Importance of extracellular vesicles in hypertension

Exp Biol Med (Maywood). 2021 Feb;246(3):342-353. doi: 10.1177/1535370220974600. Epub 2020 Dec 6.


Hypertension affects approximately 1.13 billion adults worldwide and is the leading global risk factor for cardiovascular, cerebrovascular, and kidney diseases. There is emerging evidence that extracellular vesicles participate in the development and progression of hypertension. Extracellular vesicles are membrane-enclosed structures released from nearly all types of eukaryotic cells. During their formation, extracellular vesicles incorporate various parent cell components, including proteins, lipids, and nucleic acids that can be transferred to recipient cells. Extracellular vesicles mediate cell-to-cell communication in a variety of physiological and pathophysiological processes. Therefore, studying the role of circulating and urinary extracellular vesicles in hypertension has the potential to identify novel noninvasive biomarkers and therapeutic targets of different hypertension phenotypes. This review discusses the classification and biogenesis of three EV subcategories (exosomes, microvesicles, and apoptotic bodies) and provides a summary of recent discoveries in the potential impact of extracellular vesicles on hypertension with a specific focus on their role in the blood pressure regulation by organs-artery and kidney, as well as renin-angiotensin-system.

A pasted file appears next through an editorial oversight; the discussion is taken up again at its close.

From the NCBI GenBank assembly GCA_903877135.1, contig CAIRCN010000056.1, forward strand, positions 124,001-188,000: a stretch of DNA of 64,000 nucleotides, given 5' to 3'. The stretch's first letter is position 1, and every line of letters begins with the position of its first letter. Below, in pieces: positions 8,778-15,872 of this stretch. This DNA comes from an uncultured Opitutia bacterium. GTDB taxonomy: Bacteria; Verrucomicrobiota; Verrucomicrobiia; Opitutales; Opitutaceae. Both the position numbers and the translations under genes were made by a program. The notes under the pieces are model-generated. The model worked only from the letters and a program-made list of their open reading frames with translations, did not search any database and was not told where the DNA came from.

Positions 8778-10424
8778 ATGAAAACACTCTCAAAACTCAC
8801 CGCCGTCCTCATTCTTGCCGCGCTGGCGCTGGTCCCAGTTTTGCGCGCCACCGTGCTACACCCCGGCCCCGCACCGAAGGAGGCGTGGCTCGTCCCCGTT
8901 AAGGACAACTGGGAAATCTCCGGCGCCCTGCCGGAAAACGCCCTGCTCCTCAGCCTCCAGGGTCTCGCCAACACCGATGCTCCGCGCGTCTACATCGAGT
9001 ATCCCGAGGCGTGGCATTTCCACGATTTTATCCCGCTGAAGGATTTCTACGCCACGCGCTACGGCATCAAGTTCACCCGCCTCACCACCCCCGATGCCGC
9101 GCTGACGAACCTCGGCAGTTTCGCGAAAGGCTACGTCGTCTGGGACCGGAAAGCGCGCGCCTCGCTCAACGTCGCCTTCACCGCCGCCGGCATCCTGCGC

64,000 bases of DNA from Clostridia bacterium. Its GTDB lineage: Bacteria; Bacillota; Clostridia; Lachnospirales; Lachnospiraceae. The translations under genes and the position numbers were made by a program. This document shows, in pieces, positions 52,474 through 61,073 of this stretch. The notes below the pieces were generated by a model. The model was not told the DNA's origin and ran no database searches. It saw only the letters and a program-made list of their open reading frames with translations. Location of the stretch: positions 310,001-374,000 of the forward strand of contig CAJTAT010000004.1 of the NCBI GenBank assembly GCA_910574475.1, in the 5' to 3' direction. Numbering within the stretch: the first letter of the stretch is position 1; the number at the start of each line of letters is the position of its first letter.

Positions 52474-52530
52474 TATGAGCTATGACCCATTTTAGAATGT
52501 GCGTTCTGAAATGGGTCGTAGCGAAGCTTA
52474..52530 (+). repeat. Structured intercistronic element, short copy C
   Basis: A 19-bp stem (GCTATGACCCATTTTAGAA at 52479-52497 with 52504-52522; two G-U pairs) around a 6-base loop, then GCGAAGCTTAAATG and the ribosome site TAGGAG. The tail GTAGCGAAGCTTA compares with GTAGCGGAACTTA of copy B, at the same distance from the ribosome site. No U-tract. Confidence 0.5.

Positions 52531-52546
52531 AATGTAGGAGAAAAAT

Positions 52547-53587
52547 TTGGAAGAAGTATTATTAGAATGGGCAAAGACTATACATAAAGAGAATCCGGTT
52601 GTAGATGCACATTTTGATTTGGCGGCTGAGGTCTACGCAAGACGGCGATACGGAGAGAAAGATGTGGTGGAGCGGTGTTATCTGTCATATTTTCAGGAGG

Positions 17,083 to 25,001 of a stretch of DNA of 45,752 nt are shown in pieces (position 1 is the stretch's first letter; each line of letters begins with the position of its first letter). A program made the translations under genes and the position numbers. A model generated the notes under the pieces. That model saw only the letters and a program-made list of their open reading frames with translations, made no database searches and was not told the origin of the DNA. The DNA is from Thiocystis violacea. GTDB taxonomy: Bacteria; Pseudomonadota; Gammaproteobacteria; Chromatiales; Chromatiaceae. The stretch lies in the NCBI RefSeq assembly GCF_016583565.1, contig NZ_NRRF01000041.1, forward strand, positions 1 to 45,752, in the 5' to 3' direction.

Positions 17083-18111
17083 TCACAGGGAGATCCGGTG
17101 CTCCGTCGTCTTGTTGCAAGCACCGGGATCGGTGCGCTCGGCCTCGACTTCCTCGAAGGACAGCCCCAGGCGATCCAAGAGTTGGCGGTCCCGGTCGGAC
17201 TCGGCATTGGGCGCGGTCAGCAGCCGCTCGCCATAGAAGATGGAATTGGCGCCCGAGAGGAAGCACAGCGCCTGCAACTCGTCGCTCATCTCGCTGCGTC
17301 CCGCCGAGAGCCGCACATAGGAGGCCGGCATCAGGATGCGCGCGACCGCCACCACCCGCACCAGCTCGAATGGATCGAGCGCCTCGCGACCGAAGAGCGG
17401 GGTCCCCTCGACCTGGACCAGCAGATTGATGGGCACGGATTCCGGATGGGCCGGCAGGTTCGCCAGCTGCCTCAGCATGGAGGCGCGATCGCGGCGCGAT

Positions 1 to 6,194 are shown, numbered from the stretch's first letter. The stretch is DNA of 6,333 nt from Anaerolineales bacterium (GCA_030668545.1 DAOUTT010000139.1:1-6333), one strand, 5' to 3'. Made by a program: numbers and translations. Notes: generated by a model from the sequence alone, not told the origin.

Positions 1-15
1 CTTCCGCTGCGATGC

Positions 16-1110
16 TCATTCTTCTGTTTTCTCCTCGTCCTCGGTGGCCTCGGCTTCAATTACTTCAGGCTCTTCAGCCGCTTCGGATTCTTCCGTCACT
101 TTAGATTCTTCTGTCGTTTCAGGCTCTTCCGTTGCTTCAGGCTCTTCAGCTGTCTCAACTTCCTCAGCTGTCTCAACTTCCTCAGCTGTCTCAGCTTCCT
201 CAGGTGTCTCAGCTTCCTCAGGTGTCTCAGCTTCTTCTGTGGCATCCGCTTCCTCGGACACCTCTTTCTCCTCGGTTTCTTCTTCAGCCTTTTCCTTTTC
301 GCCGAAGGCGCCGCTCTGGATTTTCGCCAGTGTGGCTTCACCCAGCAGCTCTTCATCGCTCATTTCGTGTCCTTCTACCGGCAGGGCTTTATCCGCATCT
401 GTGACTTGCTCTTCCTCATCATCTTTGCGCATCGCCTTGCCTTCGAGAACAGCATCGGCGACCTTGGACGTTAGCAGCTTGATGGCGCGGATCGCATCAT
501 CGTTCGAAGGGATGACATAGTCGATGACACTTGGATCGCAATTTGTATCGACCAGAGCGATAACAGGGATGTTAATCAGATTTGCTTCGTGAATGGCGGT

Keywords: Hypertension; RAS; endothelium; extracellular vesicles; sodium transporter; vascular smooth muscle cells.

Publication types

  • Research Support, N.I.H., Extramural
  • Research Support, Non-U.S. Gov't
  • Review

MeSH terms

  • Biomarkers / analysis
  • Blood Pressure / physiology
  • Cell Communication / physiology
  • Cell-Derived Microparticles / metabolism*
  • Endothelium / cytology
  • Exosomes / metabolism*
  • Extracellular Vesicles / metabolism*
  • Humans
  • Hypertension / pathology*
  • Kidney / metabolism
  • Muscle, Smooth, Vascular / cytology


  • Biomarkers